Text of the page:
Difficult Words:
Bane, Banal, Bastion, Beget, Belabor and Beleaguer

This is a list of Difficult Words: Bane, Banal, Bastion, Beget, Belabor and Beleaguer

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Banal (buh NAL, BANE ul) adj: unoriginal, ordinary

• The dinner conversation was so banal that Amanda fell asleep in her dessert dish.

• A banal statement is a boring, trite, and uncreative statement. It is a banality.

• What made Amanda fall asleep was the banality of the dinner conversation.

Bane (bane) n: poison, torment, cause of harm

• Bane means poison (wolf bane is a kind of poisonous plant), but the word is usually used figuratively.

• To say that someone is the bane of your existence is to say that that person poisons your enjoyment of life.

• Baneful means harmful.

Bastion (BAS chun) n: stronghold, fortress, fortified place

• Mrs. Garrett's classroom is a bastion of banality. That is, it's a place where originality seldom if ever makes its way inside.

• The robbers terrorized the village for several weeks and then escaped to their bastion high in the treacherous mountains.

Beget (bi GET) v: to give birth to, to create, to lead, to cause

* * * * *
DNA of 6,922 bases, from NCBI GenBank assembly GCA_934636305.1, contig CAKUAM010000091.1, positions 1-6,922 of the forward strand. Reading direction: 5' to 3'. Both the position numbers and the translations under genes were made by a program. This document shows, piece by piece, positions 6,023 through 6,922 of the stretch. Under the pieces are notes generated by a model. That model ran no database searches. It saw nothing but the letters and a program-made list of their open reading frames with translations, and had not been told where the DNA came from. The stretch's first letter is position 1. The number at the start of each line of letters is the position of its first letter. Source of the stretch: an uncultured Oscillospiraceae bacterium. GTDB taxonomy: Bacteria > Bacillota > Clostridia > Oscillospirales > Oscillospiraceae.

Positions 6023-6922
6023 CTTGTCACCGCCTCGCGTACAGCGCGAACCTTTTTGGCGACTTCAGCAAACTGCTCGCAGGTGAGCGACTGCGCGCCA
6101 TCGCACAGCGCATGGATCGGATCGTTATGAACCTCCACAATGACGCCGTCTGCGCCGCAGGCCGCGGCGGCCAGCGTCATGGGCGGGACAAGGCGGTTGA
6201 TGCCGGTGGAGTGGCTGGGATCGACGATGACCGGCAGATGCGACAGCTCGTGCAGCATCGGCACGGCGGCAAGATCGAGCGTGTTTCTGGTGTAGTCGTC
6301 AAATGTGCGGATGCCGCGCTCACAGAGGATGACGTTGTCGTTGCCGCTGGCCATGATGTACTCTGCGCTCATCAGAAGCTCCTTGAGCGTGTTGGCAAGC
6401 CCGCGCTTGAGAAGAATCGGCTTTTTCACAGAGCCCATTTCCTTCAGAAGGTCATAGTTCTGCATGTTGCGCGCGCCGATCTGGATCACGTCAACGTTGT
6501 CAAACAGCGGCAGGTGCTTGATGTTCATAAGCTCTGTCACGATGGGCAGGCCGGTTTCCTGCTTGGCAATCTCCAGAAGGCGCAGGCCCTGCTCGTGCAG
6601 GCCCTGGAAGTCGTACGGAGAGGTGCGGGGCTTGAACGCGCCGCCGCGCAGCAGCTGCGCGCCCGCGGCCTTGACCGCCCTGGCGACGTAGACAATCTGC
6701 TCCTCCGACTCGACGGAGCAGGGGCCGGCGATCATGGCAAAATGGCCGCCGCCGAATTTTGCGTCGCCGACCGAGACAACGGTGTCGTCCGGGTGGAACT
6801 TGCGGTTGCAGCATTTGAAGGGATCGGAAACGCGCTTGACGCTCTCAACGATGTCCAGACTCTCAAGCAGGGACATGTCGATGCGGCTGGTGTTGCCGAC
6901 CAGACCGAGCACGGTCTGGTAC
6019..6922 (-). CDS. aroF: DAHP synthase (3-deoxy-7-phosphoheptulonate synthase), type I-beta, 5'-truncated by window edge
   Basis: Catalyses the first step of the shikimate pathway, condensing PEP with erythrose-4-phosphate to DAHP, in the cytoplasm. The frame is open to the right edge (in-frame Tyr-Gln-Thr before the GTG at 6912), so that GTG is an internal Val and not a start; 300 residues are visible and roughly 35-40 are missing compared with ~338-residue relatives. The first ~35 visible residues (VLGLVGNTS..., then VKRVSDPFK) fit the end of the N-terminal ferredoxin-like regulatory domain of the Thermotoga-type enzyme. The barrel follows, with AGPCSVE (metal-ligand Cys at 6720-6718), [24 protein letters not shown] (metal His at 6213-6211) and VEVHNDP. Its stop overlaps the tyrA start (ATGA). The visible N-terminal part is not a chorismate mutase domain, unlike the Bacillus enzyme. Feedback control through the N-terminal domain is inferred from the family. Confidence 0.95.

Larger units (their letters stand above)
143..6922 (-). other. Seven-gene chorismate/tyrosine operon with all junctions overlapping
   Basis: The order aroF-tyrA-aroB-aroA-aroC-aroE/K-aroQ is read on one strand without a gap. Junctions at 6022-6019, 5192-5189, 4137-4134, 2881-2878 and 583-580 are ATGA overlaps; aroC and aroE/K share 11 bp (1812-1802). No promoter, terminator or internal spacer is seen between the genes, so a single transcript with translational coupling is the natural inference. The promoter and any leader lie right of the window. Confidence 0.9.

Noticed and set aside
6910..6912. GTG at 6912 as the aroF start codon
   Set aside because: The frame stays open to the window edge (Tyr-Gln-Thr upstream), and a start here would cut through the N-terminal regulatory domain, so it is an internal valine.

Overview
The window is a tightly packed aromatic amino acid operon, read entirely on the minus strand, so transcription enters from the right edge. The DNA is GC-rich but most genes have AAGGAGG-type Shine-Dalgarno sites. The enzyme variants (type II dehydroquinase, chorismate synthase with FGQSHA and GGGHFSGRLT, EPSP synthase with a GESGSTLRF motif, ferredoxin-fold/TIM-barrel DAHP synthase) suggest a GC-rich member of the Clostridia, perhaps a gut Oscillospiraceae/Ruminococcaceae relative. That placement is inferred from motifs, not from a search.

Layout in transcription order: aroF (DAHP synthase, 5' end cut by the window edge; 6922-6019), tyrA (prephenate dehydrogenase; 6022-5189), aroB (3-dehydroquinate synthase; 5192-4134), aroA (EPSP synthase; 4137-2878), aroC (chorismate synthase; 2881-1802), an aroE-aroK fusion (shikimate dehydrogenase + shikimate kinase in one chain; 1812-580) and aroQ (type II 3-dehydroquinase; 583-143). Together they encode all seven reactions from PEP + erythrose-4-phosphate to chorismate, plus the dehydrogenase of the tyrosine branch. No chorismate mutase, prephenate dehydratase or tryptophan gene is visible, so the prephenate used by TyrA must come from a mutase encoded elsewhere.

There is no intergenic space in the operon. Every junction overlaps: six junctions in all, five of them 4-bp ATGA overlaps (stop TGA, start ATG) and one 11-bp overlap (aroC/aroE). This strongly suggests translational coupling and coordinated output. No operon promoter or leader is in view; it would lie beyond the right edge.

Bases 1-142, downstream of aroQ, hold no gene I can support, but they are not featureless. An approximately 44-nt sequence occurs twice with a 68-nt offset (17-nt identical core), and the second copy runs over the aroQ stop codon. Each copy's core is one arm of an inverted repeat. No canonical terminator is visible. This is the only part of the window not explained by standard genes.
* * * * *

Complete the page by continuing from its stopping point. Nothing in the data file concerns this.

• Those who lie should be creative and have good memories, since one lie leads often to another lie, which begets another.

Belabor (bi LAY bur) v: to go over repeatedly or to an absurd extent

• For more than an hour, the boring speaker belabored his point about the challenge of foreign competition.

• Mr. Irving spent the entire period belaboring the obvious. He made the same dumb observation over and over again.

Beleaguer (bi LEE gur) v: to surround, to besiege, to harass

• No one could leave the beleaguered city; the attacking army had closed off all the exits.

• Oscar felt beleaguered at work. He was months behind in his assignments and he had little hope of catching up.

• The beleaguered President seldom emerged from the Oval Office as he struggled to deal with the growing scandal.

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